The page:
Ignore for a moment the high-definition televisions and it was easy to imagine the rooms in their original, mid-20th century masculine glory.
The wood is dark, the fireplaces work and the favored figures in frames include John F. Kennedy, Mickey Mantle and assorted race horses.
This is where Mike Francesa watches most of the games he talks about on the radio: an upstairs office and basement viewing room in the Manhasset home he shares with his wife, Roe, and three children.
The spaces look as you would expect of a prosperous, old-school baby boomer on the cusp of his 60th birthday Thursday, but also one busy keeping up with 9-year-old twins and a 7-year-old.
When he walked downstairs before leaving for work this past Thursday, he encountered Elmo emoting on the largest of three big screens. He switched over to Fox Sports 1, which will simulcast his WFAN show starting March 24.
It still was early on another day he would spend entertaining, informing and frequently maddening metropolitan-area sports fans, a job he has been at for a quarter-century during which he has become an iconic New York lightning rod.
Francesa is fine with that.
"The one good thing is nobody has ignored me," he said. "You don't have to have them love you. You don't have to have them hate you. You just have to have them want to listen to you no matter what.
"I have people say to me, 'I never miss you. You drive me crazy.' I say, 'You know what? That's music to my ears.' "
Kennedy, Ruth and Imus
Francesa rises at about 6:30 or 7 each morning, helps get twins Jack and Emily and their brother Harrison ready for school, then takes them to the bus stop near the end of his driveway at 8:25.
The next couple of hours are reserved for reading, making calls and preparing for that afternoon's show, most of that time spent in the office at the heart of the first floor.
The family bought the 74-year-old house in 2008 and spent a year renovating it before moving in from another part of town. (They live a few blocks from WFAN morning co-host Boomer Esiason.)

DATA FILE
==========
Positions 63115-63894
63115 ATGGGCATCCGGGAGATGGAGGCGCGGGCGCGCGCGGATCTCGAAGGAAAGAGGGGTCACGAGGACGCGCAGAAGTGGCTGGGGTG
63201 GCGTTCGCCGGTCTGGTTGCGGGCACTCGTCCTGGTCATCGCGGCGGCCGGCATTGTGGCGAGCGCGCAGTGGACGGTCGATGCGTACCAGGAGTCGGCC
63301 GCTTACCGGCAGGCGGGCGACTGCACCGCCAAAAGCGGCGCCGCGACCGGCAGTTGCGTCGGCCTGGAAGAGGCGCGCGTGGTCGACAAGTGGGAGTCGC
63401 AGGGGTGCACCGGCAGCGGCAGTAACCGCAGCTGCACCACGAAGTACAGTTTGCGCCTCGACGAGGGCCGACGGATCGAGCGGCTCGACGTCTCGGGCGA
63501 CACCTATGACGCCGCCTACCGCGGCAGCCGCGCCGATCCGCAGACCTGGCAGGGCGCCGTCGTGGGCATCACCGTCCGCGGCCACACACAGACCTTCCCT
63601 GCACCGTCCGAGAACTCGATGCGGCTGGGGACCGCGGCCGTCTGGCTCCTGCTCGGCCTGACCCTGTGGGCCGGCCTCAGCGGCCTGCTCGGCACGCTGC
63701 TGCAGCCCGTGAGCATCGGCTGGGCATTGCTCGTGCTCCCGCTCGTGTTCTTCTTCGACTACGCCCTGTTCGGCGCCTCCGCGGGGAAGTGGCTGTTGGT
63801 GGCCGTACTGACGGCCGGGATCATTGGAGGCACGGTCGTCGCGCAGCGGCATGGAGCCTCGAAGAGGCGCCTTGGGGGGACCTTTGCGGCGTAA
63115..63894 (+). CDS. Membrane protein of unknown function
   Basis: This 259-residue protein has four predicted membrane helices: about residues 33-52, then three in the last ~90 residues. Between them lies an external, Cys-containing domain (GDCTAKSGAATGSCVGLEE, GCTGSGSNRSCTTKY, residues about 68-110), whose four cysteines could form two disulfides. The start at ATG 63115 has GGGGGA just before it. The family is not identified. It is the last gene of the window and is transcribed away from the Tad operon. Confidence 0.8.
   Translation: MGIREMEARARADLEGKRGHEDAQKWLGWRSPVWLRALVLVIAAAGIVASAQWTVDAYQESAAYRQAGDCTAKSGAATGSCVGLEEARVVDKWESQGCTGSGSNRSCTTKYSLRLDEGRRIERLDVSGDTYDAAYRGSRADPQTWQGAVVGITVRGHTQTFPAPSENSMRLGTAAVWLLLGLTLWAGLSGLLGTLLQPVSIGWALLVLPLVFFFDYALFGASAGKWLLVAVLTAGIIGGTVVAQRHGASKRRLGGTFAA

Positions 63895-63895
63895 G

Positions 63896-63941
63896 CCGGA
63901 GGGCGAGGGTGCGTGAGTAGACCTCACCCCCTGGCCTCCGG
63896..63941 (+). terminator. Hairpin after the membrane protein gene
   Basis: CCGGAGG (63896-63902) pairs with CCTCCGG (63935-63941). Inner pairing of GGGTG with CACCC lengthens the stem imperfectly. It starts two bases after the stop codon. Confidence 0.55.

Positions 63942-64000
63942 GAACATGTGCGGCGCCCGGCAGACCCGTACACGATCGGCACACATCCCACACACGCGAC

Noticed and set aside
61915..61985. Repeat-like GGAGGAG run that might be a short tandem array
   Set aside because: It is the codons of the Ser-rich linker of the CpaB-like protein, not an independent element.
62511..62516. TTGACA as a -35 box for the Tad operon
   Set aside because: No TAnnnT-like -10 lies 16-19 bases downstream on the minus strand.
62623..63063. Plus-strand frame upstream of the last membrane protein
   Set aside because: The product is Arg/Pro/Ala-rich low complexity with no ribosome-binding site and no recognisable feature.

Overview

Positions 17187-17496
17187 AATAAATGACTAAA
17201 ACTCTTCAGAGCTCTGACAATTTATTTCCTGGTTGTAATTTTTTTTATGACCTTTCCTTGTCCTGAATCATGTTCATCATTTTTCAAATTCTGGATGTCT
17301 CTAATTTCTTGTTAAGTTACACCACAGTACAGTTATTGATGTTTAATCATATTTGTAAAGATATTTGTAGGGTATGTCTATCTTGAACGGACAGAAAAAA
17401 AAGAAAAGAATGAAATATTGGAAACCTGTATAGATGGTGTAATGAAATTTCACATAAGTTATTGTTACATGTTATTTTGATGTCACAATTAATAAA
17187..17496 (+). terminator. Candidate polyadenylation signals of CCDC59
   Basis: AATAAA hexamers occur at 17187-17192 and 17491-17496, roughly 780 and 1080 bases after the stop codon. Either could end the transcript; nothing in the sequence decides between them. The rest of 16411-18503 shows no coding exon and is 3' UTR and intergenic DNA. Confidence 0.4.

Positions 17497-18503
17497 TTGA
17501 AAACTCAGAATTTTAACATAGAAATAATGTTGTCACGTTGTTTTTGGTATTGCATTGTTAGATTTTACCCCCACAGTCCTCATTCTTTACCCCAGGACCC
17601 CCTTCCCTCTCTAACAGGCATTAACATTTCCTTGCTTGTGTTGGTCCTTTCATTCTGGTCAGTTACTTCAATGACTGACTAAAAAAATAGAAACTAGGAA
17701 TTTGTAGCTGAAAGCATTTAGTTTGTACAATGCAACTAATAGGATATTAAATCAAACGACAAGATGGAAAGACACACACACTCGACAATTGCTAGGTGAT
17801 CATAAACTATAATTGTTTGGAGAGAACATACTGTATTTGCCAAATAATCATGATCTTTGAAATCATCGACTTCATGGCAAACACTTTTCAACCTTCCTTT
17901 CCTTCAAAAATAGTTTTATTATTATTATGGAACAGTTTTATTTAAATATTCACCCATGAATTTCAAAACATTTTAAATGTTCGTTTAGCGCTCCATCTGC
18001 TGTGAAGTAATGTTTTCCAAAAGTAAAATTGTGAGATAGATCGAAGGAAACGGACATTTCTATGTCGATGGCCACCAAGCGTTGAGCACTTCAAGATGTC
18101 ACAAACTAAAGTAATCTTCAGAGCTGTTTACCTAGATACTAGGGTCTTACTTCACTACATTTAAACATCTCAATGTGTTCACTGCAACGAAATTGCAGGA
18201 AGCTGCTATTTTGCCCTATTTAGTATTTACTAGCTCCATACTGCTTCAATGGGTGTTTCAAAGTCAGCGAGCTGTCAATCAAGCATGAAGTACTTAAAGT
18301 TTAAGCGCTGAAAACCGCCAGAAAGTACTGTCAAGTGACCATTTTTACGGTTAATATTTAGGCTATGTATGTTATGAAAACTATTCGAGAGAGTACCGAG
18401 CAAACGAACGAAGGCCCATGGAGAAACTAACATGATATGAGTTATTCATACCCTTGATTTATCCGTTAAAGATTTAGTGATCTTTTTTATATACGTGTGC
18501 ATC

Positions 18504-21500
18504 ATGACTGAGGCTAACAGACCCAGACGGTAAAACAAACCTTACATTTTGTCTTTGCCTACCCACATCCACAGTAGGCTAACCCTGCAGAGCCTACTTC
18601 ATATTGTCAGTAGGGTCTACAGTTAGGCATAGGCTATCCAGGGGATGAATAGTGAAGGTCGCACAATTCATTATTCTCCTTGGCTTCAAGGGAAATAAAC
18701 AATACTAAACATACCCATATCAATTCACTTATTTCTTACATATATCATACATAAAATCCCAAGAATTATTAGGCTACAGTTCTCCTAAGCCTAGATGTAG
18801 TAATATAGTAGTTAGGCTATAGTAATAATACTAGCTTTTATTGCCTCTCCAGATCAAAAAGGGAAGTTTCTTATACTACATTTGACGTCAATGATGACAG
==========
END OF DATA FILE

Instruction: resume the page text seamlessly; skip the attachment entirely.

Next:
The office was a key element of the project. It prominently features a series of pictures of Kennedy, one of them taken from behind in the oval office. It was a gift from Francesa's former partner, Chris Russo.
An entire cabinet is filled with books on the former president. "I know more about John F. Kennedy than I do about the New York Yankees," Francesa said.
The spacious viewing room, complete with full bar, is where he usually settles in for hours-long events such as the NCAA Tournament and NFL Sundays.
It adjoins a hallway full of framed memorabilia, most of it gifts, including an image of Babe Ruth signed by his now- 97-year-old daughter, Julia Ruth Stevens.
There also is a picture of a 25-year-old promotional ad on the side of a building in the city featuring Francesa, Russo and Don Imus. It is one of Francesa's favorites.
Come 11 a.m., Francesa got into the passenger seat of the SUV in which Julio Rosa drives him to the WFAN studios in lower Manhattan each morning.
To call Rosa merely a "driver" is to sell him far short. He is a retired New York City police detective who has been with Francesa the past four years as a protector and confidant. "He's part of the family," Francesa said.
Rosa now lives in Center Moriches but once was known as a frequent WFAN caller, Julio from Bay Ridge, whose passions were the Yankees and 49ers.
He got to know Francesa when he was on duty at Yankee Stadium and would insist on accompanying him to his car after games.
"I'm always thinking like a cop," Rosa said. "I'd say, 'Mike, what the hell are you doing walking by yourself on Gerard Avenue?' I'm a little cynical."
Rosa said it was mere weeks after the Sept. 11, 2001, terrorist attacks when Francesa first brought up the notion of hiring Rosa after he reached retirement age -- then more than eight years away.
"I don't miss the police department, but I do miss the bonds, the camaraderie," Rosa said. "We have that every day. We get in the car and talk about movies, books . . . Sometimes it reminds me of my old career."
Francesa conducts extensive personal and professional business sitting beside Rosa, so trust is a must. "He's in on every conversation," Francesa said. "There's nothing that Julio doesn't know -- nothing."
Being driven to Manhattan frees him to get work done. This day he traded texts with producer Brian Monzo, who got OKs for interviews with Greg Anthony and Manhattan basketball coach Steve Masiello.